Wexler Wallace Associate Tyler J. Story explores how the Trump administration could have dire consequences for the Consumer Financial Protection Bureau.
Just over a week ago, Donald Trump rode a wave of populist resentment towards decades of middle-class economic malaise to become the next President of the United States. On the stump, he vowed to shake up the system and tilt the economic playing field back in favor of the American working class, and he will enter the White House with an emboldened Republican legislature eager to aggressively reshape domestic policy. But will a Trump administration mitigate the economic disadvantages plaguing ordinary Americans? Or simply exacerbate the economic order his supporters lament? If the battles currently teed-up over the Consumer Financial Protection Bureau provide any insight, the smart money is on the latter.
The CFPB is boon to American consumers. Since its inception, the CFPB has refunded $11 billion to more than 25 million consumers and levied hefty fines for anti-consumer practices—from $700 million in relief for consumers harmed by Citibank’s deceptive credit card practices to a $100 million fine imposed on Wells Fargo for opening 2 million unauthorized customer accounts. It is currently fighting to reform small-dollar, high-interest payday loans that typically compound—rather than alleviate—the financial burden felts by cash-strapped consumers. And perhaps most importantly, the CFPB recently proposed rules barring financial companies from using mandatory arbitration clauses to block consumers from banding together in class action lawsuits. The battle against mandatory arbitration, in particular, is an extremely important undertaking; it is the mechanism of choice by which large corporations can loot and pillage consumers for millions of dollars with relative impunity. That is because the types of penny-ante grifting in which banks engage, like charging undisclosed fees, are not worth pursuing in relation to the cost of bringing an individual lawsuit.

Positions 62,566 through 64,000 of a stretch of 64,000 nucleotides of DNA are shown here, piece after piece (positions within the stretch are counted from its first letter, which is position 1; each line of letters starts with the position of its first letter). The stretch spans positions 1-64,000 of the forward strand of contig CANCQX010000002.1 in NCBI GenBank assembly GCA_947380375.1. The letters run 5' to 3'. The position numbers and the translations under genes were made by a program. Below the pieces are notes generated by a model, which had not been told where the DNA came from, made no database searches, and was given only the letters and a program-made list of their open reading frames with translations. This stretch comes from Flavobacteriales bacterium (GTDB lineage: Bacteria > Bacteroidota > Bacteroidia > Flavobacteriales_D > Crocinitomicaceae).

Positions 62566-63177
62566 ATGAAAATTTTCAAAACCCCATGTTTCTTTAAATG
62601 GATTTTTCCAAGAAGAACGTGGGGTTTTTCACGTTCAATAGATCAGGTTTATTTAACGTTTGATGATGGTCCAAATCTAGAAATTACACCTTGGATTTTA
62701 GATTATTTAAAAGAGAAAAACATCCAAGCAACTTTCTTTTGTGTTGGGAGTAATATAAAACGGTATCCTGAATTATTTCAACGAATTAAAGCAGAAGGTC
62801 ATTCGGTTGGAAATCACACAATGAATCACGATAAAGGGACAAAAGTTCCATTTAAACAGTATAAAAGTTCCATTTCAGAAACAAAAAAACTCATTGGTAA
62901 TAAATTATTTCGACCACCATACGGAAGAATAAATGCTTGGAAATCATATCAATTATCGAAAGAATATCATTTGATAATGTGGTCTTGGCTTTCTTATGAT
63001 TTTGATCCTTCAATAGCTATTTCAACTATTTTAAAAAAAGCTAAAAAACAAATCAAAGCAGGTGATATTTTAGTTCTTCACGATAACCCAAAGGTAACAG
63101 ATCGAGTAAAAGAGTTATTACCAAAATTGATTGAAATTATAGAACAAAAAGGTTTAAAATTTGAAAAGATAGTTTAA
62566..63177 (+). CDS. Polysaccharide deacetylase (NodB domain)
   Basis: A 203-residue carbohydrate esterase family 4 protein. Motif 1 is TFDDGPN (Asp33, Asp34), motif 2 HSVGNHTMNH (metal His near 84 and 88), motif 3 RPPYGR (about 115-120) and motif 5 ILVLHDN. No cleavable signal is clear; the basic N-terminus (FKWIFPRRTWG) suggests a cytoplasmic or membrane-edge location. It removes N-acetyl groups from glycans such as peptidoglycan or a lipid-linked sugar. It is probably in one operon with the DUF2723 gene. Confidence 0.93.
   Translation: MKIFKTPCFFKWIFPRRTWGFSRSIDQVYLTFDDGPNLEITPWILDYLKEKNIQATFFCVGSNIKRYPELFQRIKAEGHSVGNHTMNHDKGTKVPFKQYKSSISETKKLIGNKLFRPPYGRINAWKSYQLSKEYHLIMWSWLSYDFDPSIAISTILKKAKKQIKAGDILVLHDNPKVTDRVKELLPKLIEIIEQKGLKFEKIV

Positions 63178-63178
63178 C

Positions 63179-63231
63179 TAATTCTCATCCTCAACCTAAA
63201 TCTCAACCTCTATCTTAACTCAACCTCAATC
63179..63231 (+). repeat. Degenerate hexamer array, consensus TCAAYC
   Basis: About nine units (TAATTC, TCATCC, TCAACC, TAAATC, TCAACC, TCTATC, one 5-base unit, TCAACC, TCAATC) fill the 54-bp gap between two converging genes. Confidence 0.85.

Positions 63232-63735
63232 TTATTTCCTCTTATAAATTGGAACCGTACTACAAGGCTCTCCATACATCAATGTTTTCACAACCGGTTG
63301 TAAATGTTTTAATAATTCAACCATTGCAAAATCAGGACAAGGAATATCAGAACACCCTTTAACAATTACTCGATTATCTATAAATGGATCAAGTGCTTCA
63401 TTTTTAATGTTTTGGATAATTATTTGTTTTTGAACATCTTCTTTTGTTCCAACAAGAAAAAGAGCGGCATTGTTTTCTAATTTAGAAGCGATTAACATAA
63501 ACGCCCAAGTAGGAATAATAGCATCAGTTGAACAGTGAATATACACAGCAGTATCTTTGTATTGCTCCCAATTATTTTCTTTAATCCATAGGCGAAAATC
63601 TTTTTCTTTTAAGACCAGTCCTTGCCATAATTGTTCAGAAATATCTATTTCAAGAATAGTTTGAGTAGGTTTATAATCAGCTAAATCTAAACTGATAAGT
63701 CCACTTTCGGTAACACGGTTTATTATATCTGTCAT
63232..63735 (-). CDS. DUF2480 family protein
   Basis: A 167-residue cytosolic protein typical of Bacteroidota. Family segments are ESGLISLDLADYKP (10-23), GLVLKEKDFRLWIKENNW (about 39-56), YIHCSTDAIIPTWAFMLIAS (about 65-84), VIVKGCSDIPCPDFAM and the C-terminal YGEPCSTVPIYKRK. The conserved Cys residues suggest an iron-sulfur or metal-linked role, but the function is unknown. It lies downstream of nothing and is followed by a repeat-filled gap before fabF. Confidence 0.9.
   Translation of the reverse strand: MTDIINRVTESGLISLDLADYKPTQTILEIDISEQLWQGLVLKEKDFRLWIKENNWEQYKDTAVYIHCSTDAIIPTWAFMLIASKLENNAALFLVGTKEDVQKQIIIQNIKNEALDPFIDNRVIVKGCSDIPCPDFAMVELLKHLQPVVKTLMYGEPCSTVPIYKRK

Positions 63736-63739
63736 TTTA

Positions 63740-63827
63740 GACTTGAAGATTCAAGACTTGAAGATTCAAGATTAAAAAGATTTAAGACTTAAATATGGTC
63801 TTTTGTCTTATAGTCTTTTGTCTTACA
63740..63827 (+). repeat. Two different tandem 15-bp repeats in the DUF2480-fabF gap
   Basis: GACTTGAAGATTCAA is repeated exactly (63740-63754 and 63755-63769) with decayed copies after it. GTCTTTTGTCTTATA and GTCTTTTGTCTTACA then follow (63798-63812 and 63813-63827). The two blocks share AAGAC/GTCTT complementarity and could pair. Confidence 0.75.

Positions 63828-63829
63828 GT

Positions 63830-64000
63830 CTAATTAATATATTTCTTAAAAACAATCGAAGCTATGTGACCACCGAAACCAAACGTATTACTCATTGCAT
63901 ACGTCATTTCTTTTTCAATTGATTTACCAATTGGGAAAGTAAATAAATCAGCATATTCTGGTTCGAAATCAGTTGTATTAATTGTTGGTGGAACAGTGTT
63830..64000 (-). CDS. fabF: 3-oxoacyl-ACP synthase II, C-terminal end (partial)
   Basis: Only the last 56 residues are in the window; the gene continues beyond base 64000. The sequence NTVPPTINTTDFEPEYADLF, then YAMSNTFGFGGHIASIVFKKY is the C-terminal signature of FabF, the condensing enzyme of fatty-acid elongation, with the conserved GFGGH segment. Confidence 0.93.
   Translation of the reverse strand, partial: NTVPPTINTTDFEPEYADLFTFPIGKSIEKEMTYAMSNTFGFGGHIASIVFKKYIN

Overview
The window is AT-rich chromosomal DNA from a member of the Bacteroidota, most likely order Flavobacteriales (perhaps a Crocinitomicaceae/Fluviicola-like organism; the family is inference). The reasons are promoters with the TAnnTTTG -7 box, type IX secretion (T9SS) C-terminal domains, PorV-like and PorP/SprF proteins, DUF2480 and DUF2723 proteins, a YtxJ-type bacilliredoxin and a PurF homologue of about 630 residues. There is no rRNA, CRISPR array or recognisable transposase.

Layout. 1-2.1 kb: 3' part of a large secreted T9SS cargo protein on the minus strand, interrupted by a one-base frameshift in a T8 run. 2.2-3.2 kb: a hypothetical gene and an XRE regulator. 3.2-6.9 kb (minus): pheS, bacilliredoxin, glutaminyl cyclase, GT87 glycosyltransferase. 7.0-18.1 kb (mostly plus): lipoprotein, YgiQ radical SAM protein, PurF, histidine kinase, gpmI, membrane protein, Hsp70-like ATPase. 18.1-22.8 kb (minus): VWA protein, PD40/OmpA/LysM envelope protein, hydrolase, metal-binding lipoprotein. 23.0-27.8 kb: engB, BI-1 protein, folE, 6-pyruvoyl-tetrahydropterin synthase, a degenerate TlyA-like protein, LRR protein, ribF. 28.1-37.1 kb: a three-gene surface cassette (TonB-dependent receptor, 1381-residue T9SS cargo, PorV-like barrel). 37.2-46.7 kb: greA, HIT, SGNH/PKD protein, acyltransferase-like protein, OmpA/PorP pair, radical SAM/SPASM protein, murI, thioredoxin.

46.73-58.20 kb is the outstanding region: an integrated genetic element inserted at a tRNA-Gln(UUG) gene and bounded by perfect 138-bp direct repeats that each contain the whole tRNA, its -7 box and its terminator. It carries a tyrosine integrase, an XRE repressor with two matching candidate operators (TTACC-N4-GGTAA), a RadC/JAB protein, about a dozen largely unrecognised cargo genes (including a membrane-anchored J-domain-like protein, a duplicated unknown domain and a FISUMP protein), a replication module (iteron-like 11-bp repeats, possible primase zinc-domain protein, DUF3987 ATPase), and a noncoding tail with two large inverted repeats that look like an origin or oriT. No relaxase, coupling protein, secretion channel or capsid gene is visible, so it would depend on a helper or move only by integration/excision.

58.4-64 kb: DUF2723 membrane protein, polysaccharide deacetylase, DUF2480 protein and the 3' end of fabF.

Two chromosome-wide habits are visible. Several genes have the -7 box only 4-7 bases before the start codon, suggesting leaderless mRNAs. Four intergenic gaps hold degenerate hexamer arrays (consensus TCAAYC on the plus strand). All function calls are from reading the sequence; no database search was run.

Despite these successes, a Trump administration likely portends a significant reduction in the CFPB’s consumer-friendly enforcement actions. Republicans and Wall Street have relentlessly targeted the consumer watchdog since its creation and Mr. Trump has previously indicated that he will dismantle many of the financial reforms put into place by President Obama, claiming that “Dodd-Frank has made it impossible for bankers to function.” With a complicit Republican legislature singularly focused on deregulation and intent to repeal Dodd-Frank at the behest of Wall Street, the CFPB’s future is in jeopardy.
To this end, Republicans have unveiled a number of legislative “fixes” intended to undermine the CFPB’s effectiveness. Assuming that a Republican-controlled Congress does not completely eliminate the CFPB, Mr. Trump is likely to appoint financial regulators that are more industry friendly than those appointed by President Obama. That means Richard Cordray, the current director of the CFPB, is likely to be replaced by a more business-friendly appointee; a move that will have a profound impact on the bureau’s enforcement actions going forward. Alternatively, Republican legislators and financial lobbyists have advocated the creation of a multi-person board to run the CFPB. But the appeal of a sole directorship is that it allows the bureau to focus on protecting consumers rather than engage in partisan wrangling over enforcement actions and rulemaking. For those whose interests lie in exploiting—rather than protecting—consumers, the gridlock and indecision wrought by a multi-person board will prove lucrative. And to further restrain the CFPB’s zealous consumer advocacy, Republicans will attempt to tie the bureau’s funding to the Congressional appropriations process, jeopardizing its standing as an independent regulator. Political pressure will encourage the CFPB to act in a manner that is politically expedient for lawmakers holding the bureau’s purse strings, to the detriment of consumers.
The CFPB’s precarious future is a cause for concern. While the extent to which a Trump administration will ultimately reshape the CFPB is purely speculative at this point, the incoming Republican-controlled Congress presents, at the very least, a formidable obstacle to the CFPB retaining its current form and aggressive regulatory approach. And should any one of the proposed changes materialize, it will have an appreciable effect on consumer well-being. But if Mr. Trump truly wants to fulfill his campaign promises, and if he truly wants to level the playing field for the millions of disillusioned Americans who cast a vote in his favor, he would be wise to realize that many of the people who supported his candidacy—those who feel that the system is rigged against them—are the very people that Dodd-Frank and the CFPB are designed to protect. After all, the American working class cannot reclaim its economic security if it is constantly preyed upon by corporations who place profits over people.